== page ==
In sum, PK confronts Indian reality, but finds it incongruous with his expectation putatively built on a reasoned commonsense. The audiences, who look at the cinematic rendition of an Indian reality through the alien-narrator PK’s eyes, are automatically made to confront two contradictory realities: 1) normalized everyday world as-it-is, falling short of reason in public life, and 2) ideal world as-it-should-be, something to aspire for. Incongruity, as we all know, creates an ideal situation for humour, which (when directed at one’s own self) is critical and subversive. PK’s entire narrative, then, turns out to be a great satire on the prevalent political reality of India. It dissects the collective-self of an imagined India, which is diverse in its faith but uniform in its irrationality, superstition and intolerance in public life.
Watching PK in the time of ramzadas
The response to PK, as I write this essay, is massive and diverse both inside the film theatre and outside. The general audiences, who have made this film the biggest commercial success in the history of Hindi film industry, laugh and turn somber. Intelligent film critics appreciate its reformist humour, but bemoan its masala and sting it for its populism. The real life counterparts of the film’s villain Tapaswiji, their allies and subordinates, who love to call themselves ramzadas (children of Hindu god Rama), have been up in arms from social media to the streets. While audience’s reaction and critics’ response is largely appreciative, real Tapaswijis and their henchmen are violently critical. They have vandalized theatres, called the film and its protagonist Pakistani Kutta for it is anti-god and, more precisely, anti-Hindu. What makes this film so controversial? Is it anti-Hindu? Is it anti-religion? Is it anti-godman? Is it anti-god? Or, is it simultaneously all or none?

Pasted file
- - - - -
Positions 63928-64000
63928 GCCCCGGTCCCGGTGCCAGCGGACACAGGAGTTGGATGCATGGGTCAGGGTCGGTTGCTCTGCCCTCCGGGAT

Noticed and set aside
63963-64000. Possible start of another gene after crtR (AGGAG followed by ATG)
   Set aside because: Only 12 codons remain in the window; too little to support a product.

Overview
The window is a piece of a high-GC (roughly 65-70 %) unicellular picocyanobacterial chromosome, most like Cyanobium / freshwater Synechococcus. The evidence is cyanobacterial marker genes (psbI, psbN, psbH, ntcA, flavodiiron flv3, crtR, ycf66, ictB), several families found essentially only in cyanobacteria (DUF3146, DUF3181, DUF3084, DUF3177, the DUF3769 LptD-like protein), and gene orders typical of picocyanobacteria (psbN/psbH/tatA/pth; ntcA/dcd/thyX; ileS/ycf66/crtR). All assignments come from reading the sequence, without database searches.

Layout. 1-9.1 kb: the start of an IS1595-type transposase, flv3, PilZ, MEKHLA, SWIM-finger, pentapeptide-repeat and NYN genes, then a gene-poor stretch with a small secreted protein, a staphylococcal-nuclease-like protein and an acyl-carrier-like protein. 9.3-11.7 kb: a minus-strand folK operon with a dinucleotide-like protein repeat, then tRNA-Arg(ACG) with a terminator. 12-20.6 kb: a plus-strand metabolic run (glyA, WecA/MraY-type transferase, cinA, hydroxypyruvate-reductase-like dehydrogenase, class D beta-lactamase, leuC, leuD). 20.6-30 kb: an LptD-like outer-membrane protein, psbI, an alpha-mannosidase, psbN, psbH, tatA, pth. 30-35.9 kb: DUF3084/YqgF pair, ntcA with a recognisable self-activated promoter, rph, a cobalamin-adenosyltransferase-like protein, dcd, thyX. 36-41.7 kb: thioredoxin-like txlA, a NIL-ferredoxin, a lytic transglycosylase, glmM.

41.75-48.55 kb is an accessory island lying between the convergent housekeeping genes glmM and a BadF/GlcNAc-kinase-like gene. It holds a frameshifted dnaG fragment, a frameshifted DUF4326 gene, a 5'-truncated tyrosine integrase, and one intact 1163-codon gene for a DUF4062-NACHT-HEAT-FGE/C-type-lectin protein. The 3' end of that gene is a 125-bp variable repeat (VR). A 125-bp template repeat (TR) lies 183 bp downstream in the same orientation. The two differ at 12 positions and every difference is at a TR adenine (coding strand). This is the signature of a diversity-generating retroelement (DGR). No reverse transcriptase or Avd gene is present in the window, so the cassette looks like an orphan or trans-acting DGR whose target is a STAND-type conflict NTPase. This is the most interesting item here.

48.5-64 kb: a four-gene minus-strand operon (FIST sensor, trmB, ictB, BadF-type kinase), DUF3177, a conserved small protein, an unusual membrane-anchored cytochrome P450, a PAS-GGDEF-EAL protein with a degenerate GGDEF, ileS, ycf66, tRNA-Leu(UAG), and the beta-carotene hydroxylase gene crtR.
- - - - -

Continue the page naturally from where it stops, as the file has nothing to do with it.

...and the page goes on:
The rationalist PK’s satire is strongly against the managers of god and their henchmen. This is too obvious to warrant any further elaboration. It is also anti-religion in a sense that not only Hindu but also Islamic and Christian practices, the film shows, are marked by spurious rituals, god-managers, and are equally intolerant to others. It is no surprise, therefore, that a few Muslim and Christian clerics have criticized the heathen character of the film.
PK, however, is unabashedly against Hinduism, and its rituals, which are centrally constitutive of Hindu religious practice, are mocked in no uncertain terms. Hinduism is the privileged subject of satire while other religions are marginal. This is so not because the film wants to reform, or alternatively denigrate, Hinduism more than any other religion, as the Hindu right have been arguing. It is because in the cinematic imagination PK follows a nebulous idea of India, which is constituted primarily by its religious communities. Religious identity precedes all other identities of Indians. (After all, in the film we meet Indian citizens, who are always carrying marked or unmarked religious denominations.) In this imagination, Hinduism is centrally constitutive of Indian nation, which is heterogeneous; other religions are politically important, but culturally peripheral. To put it differently, PK’s satire appears anti-Hindu because it laughs at an Indian nation, which, in the film’s self-understanding, is predominantly constituted by Hindus, albeit Muslims, Christians, Sikhs, etc. also are part of it.
On the other hand, the film is ambiguous in its attack on god. In the melodramatic climax PK unequivocally says that there are two gods, one who created the universe and another who is created by the mortals of earth. He is against the managers of god; he is opposed to the divisive institution of religion and its paraphernalia. He has no problems with god-the-creator; as PK speculates, god is too busy and far way to be invoked for man-made problems. Social problems, PK alludes to, can be dealt only by civil and state institutions, not by the god and his managers. He, unlike the hero of OMG (the 2012 Hindi film with a similar story) without bending himself to the authority of god, pushes god away from everyday public life of India with agnostic skepticism.
Is PK, then, an inverted image of the ideal secular Indian with strong scientific temper and commitment to reason and rationality in public life? Isn’t PK’s figure uncannily similar to the idealized citizen espoused and enshrined in the sacred book of Indian democracy: Indian Constitution? Is it this figure of the rational Indian citizen of a secular democratic republic that has come under attack from ramzadas?
Prabhat Kumar is Assistant Professor of History, Presidency University, Kolkata.